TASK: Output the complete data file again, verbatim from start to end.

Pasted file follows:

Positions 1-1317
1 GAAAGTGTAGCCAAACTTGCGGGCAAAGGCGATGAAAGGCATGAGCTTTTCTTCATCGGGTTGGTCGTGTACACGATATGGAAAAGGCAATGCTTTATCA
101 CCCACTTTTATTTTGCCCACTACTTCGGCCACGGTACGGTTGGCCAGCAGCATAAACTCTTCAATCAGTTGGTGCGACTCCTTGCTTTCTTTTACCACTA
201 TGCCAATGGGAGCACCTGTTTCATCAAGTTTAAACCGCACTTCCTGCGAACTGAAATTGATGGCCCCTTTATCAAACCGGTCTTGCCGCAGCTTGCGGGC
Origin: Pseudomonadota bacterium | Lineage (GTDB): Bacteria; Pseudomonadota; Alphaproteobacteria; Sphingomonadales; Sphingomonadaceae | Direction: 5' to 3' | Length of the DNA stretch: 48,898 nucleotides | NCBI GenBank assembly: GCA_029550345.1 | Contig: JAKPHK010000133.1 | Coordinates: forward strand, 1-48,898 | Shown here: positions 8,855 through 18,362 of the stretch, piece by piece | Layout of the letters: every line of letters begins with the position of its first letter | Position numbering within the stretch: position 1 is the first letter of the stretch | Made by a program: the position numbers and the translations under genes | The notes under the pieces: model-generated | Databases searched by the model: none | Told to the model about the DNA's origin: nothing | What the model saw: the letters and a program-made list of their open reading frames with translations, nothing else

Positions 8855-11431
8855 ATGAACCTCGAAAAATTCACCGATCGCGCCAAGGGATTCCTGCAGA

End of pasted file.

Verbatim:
Positions 1-1317
1 GAAAGTGTAGCCAAACTTGCGGGCAAAGGCGATGAAAGGCATGAGCTTTTCTTCATCGGGTTGGTCGTGTACACGATATGGAAAAGGCAATGCTTTATCA
101 CCCACTTTTATTTTGCCCACTACTTCGGCCACGGTACGGTTGGCCAGCAGCATAAACTCTTCAATCAGTTGGTGCGACTCCTTGCTTTCTTTTACCACTA
201 TGCCAATGGGAGCACCTGTTTCATCAAGTTTAAACCGCACTTCCTGCGAACTGAAATTGATGGCCCCTTTATCAAACCGGTCTTGCCGCAGCTTGCGGGC
Origin: Pseudomonadota bacterium | Lineage (GTDB): Bacteria; Pseudomonadota; Alphaproteobacteria; Sphingomonadales; Sphingomonadaceae | Direction: 5' to 3' | Length of the DNA stretch: 48,898 nucleotides | NCBI GenBank assembly: GCA_029550345.1 | Contig: JAKPHK010000133.1 | Coordinates: forward strand, 1-48,898 | Shown here: positions 8,855 through 18,362 of the stretch, piece by piece | Layout of the letters: every line of letters begins with the position of its first letter | Position numbering within the stretch: position 1 is the first letter of the stretch | Made by a program: the position numbers and the translations under genes | The notes under the pieces: model-generated | Databases searched by the model: none | Told to the model about the DNA's origin: nothing | What the model saw: the letters and a program-made list of their open reading frames with translations, nothing else

Positions 8855-11431
8855 ATGAACCTCGAAAAATTCACCGATCGCGCCAAGGGATTCCTGCAGA